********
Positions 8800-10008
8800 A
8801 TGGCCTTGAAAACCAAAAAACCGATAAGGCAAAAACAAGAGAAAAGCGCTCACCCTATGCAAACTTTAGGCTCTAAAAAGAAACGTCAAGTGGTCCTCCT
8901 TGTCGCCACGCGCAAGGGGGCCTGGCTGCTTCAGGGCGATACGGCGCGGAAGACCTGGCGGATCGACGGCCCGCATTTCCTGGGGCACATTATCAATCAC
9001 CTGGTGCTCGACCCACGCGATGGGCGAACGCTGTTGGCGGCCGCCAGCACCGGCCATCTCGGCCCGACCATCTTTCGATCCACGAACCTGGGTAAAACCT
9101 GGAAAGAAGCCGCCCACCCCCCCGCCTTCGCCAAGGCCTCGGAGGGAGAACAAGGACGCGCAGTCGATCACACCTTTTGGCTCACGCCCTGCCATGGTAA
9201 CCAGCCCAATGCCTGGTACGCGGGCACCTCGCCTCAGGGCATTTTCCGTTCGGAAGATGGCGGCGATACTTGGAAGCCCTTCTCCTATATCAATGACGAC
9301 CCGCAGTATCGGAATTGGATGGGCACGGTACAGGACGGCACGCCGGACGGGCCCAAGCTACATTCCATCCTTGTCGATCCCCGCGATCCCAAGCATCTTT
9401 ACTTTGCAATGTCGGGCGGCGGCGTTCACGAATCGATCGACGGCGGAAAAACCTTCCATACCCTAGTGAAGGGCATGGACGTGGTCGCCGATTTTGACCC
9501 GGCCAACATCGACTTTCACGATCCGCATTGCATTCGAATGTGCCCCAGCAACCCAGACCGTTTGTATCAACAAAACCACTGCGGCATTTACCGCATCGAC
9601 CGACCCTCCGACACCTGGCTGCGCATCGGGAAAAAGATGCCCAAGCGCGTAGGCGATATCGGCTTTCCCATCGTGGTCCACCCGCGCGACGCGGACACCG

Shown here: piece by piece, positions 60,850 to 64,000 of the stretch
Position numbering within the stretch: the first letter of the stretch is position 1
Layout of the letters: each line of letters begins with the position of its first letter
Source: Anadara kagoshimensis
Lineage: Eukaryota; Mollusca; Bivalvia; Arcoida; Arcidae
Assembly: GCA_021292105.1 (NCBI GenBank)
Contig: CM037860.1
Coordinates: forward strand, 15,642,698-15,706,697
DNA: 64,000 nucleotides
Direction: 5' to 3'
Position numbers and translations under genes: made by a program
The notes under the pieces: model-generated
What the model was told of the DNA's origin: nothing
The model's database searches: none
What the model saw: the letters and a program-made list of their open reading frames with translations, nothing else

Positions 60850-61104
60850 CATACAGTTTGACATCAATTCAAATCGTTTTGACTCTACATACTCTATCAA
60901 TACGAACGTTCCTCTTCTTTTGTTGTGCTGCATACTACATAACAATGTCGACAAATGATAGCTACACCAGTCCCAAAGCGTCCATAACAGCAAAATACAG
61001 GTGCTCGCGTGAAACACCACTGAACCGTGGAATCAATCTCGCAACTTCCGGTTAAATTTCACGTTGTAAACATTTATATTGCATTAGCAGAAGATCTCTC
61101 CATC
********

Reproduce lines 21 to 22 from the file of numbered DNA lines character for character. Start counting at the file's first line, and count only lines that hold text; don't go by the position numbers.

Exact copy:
Direction: 5' to 3'
Position numbers and translations under genes: made by a program